Let’s put this into perspective. Exports amount to about 11 percent of the nation’s gross domestic product, or about $2.4 trillion in a $22 trillion economy. The rest of the economy consists of American consumers purchasing homemade and foreign-produced goods.
A stronger dollar has numerous benefits for Americans. A dollar now buys 12 percent more of foreign-made goods than it did less than two years ago. That means that importers of foreign goods such as Walmart are paying less for them and passing the savings on to the U.S. consumer.
A stronger dollar is good for the housing industry. It takes around 400 pounds of copper and thousands of board feet of lumber to build a single-family home. Those commodities are traded in dollars, which make them cheaper.
A stronger dollar is good for oil refiners. Since oil is traded in dollars like lumber and copper, a refinery gets more crude for their dollar, which lowers gas prices for consumers.
A stronger dollar keeps price increases in check. It’s no wonder that the Fed continues to be surprised that its measure of inflation, the PCE, continues to come in under their two-percent threshold. If the dollar buys more, that means that prices are declining, not increasing. Please note: the Fed wants the dollar to continue to lose value at the rate of two percent a year. The fact that it is losing value more slowly is a bad thing to the central bank, not a good thing.
A stronger dollar makes it more attractive to investors, especially those buying bonds, for two reasons: The dollar is the world’s de facto reserve currency (more than 90 percent of the world’s economic transactions use the dollar), and the U.S. Treasury continues to pay interest at rates far above those offered elsewhere.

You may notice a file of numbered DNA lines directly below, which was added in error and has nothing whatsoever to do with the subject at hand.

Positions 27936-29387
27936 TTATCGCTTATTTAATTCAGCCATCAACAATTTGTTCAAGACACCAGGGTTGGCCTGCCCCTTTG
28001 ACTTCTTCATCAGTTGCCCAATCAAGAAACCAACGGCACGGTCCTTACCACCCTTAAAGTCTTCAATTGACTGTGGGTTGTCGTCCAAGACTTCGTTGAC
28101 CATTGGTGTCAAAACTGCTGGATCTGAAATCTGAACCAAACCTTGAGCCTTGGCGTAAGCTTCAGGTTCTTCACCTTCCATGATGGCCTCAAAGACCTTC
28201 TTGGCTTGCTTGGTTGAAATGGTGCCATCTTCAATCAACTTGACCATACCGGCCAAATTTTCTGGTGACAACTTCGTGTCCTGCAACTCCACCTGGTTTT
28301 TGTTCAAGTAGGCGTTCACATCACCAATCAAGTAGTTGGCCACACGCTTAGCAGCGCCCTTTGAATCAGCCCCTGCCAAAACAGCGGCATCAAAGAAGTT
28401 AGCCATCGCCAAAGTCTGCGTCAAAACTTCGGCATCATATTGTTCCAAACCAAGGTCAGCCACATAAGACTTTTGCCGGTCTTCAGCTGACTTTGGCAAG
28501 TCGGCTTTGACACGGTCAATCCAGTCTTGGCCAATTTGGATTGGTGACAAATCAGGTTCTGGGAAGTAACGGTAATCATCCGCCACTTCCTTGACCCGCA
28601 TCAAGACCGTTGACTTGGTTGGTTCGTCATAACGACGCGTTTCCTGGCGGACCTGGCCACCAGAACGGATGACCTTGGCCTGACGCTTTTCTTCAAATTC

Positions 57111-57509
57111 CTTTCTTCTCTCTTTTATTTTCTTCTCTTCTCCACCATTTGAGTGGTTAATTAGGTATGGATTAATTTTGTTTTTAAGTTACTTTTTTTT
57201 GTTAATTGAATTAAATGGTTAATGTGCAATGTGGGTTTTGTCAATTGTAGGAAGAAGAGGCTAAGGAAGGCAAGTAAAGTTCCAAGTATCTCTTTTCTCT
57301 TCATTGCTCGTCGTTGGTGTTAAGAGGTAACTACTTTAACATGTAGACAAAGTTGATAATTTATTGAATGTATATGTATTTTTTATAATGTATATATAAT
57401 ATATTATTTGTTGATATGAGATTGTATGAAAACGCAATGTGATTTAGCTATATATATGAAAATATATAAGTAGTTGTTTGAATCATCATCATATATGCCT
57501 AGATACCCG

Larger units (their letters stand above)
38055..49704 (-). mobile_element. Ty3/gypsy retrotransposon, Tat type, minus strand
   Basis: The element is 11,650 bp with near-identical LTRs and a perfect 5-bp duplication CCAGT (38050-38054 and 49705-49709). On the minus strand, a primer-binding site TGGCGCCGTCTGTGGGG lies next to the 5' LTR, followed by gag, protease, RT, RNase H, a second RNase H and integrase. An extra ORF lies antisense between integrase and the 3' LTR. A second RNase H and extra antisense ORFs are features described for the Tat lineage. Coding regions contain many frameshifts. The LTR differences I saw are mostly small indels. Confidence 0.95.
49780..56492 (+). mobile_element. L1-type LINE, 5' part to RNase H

That last point is critically important in understanding the risk of a potentially weaker dollar. The U.S. Treasury has sold some $22 trillion worth of government bonds, but interest rates have remained low. At present, the federal government is only paying about 1.5 percent interest to investors (buying 10-year Treasuries), who are happy to receive it. This is keeping the federal deficit far below where it otherwise would be.
But if the president is successful in jawboning (tweeting) the dollar down, it could trigger an event that most commentators are not touching. Treasuries could lose their luster, higher costs of basic materials from abroad – steel, oil, copper, lumber – could trip up the economy, which would reduce tax revenues. This would force the Treasury to sell more bonds to cover the increased deficits into a market that has lost its appetite for them. Putting it another way, a weaker dollar could set off an irreversible downward slide: first the economy, then tax revenues, then widening deficits, then more issues of Treasury debt to cover them, forcing bond investors to conclude that the U.S. government isn’t the AAA-rated credit risk they have long believed (or hoped) that it is.
Fools rush in, it is said, where angels fear to tread. Credit to Chappatta who not only is no fool, but is willing to tread where most commentators won’t.
TheStreet.com: 10 Reasons to Love the Strong Dollar
The Wall Street Journal: Dollar Towers Above Rivals, Posing Fresh Threats to Financial Markets
Bloomberg.com: Brian Chappatta: Don’t Fall Into the Weak-Dollar Trap
WorldBank.org: Exports as a percentage of GDP: 12.1 percent
StLouisFed.org: One year chart of PCE: 1.6 percent inflation